From pv magazine global
A group of scientists from Saudi Arabia’s King Abdullah University of Science and Technology (KAUST), the University of Jeddah, and the University of California, Berkeley, have demonstrated an interdigitated back contacts (IBC) spherical solar cell with stronger heat-dissipation and reduced dust accumulation compared to conventional flat solar cells.
The monocrystalline 3D device, which has a reported efficiency rate of 18.93%, is also said to have a 101% higher power yield compared to flat cells.
The researchers describe their findings in Nature-inspired spherical silicon solar cell for three-dimensional light harvesting, improved dust and thermal management – recently published in MRS Communications – the new cells are able to track direct sunlight, exploit diffuse beams, and recycle background reflected light.
“Our design is inspired by the large spherical eyes of houseflies, which increase their angular field of view and enable them to see 270 degrees around them in the horizontal plane, in addition to sunflowers that track the sunlight during the day, all year,” the scientists explained.
Through a corrugation technique, the research group was able to develop a cell with 138 μm-wide grooves. This made it possible to achieve a flexible structure with total area loss of only 5.6%.
“As a result, islands are obtained that are readily interconnected by the IBC grid,” it added. Polydimethylsiloxane was spin-coated on the corrugated cell before encapsulation.
The solar cell was tested with a 1 Sun AM 1.5G solar simulator with different background reflective materials, with one based on aluminum exhibiting the best reflecting performance. This solution is the one ensuring the aforementioned 101% yield increase.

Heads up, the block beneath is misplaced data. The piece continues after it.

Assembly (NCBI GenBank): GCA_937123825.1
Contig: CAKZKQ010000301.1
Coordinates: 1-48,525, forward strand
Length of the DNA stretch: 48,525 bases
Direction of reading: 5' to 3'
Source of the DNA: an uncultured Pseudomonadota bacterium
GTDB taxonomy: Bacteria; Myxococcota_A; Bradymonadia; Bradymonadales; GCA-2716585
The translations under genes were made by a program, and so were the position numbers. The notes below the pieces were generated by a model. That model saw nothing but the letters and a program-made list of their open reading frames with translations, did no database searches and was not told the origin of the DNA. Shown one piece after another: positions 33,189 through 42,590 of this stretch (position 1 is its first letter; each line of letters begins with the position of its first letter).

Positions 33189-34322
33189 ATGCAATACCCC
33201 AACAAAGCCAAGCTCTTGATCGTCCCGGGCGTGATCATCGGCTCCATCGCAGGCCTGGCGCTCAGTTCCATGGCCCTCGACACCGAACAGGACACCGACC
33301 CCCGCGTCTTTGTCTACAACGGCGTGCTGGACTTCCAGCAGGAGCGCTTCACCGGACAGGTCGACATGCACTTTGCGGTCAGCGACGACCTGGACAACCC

The test has also showed that the spherical cell also provides 10% lower maximum temperature compared to flat cells, while power output is 9.6 % higher.
Under the same temperature coefficient, the spherical device has also an average temperature that is 31.6% lower than that of a flat cell, the academics claim.
“The result shows a large range of temperature distribution over the surface of the cell, where the area exposed with direct light, perpendicularly to its surface, heats up the most, while other regions that receive light rays with a nonzero angle of incidence, show a reduced temperature,” the group explained.
The measurements have also shown that the spherical cells accumulate less dust than flat cells.
“We believe that the presented results create new engineering opportunities for the well-established silicon solar cells industry in order to achieve a higher solar power output for the same ground area without having to move to the higher cost and higher efficiency materials and processes,” the scientists concluded.